6 Strategies To Teach Students With Learning Disabilities

7 million students throughout the United States suffer from learning disabilities. Only 62.7%
of them land up in graduate school. What happens to the rest of them? Unable to deal with
the insurmountable pressure of academics, they prefer to drop out of schools. It is sad to see
children suffer when a few special teaching strategies could minimise learning disabilities
easily.

The initial stages are anything but easy. You may not even understand that a kid has a
learning disability. Visit this link to know what learning disability is and what its symptoms
are. Being a teacher at a school for kids with learning disabilities, I came across students who
couldn’t do without assignment help. Today I am going to share with you the teaching
strategies that made academic life easier for the students with special needs:

  • Allow extra time during tests

 

Most of the students suffer from slow and inaccurate word recognition in lower primary
school. They take more time to identify a word, let alone a chapter. It will be foolish to rush
them to complete the test just because other students did.
I would suggest that you allow him/her extra time during the test. This will give the student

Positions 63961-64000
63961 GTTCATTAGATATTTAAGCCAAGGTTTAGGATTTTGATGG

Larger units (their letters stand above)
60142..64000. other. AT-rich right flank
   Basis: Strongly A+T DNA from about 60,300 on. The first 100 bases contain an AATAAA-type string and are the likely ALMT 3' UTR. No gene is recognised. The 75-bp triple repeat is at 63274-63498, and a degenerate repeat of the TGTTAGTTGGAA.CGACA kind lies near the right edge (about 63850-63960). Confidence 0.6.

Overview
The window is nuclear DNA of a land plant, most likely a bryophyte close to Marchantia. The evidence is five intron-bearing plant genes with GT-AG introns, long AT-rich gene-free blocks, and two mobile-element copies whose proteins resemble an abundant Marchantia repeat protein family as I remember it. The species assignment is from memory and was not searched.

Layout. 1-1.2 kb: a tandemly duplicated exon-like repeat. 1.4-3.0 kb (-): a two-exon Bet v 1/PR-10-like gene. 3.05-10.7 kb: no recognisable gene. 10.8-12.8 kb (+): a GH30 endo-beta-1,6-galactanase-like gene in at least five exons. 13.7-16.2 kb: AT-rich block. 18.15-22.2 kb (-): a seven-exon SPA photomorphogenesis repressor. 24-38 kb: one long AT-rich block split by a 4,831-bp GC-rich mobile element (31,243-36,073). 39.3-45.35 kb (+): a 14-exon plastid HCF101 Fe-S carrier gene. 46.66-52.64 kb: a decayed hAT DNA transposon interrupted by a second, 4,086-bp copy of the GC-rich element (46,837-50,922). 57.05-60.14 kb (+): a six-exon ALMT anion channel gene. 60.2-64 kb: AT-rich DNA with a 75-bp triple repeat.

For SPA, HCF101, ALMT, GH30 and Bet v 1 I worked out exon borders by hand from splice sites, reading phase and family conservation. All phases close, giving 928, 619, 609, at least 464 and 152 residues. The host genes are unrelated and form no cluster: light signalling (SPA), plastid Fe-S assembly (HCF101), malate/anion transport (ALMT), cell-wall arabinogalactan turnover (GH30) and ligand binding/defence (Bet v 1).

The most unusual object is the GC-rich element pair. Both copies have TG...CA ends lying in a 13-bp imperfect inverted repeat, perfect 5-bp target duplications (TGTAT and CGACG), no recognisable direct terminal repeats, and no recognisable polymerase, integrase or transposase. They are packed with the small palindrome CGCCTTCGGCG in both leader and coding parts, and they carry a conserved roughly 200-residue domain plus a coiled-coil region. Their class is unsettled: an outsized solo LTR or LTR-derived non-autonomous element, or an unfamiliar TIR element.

the hope of completing the test. Check out these 9 tips to help the slow learners perform well
during exams.

  • Provide detailed feedback

It is almost impossible to provide detailed feedback to every student. However, you can do so
for students with learning disabilities. Assess their papers and provide them with the best tips
to work on their flaws. Perhaps you can ask them to work on one concept at a time.

Your feedback might differ based on the type of learning disability faced by the student. For
example, if I found a student is struggling with dyslexia, I would ask him/her to read the
sentence aloud after writing it down.

  • Use simple language

You can’t just say ‘I need quality work’ while assigning the special students with some task.
They might not understand the ‘quality’ you are looking for. Let me tell you what I do to
make myself clear to the students. I mention the specific requirements and instructions for the
task. I give them a direction to go on with the task without any confusion.
Your students must understand what you are expecting from them. When I shared the
marking rubric with my students, I found that it helped them to improve considerably. Try to
state the specific instructions for these students on the official website of your institution.

  • Ask them to repeat your instructions

Students with learning disabilities usually take more time to process instructions. You may
have asked them to do one thing and they might end up delivering just the opposite of what
you asked them to do. I faced the same problem when I asked my students to work on
assignments. This was when I started asking the students to repeat my instructions.
This ensured that he/she understood what I meant. When they repeat the instructions, you can
correct any type of miscommunication before the kids begin with the work. I would
recommend you to check back on the student and see if he/she is doing the right thing.

  • Use graphic organisers while teaching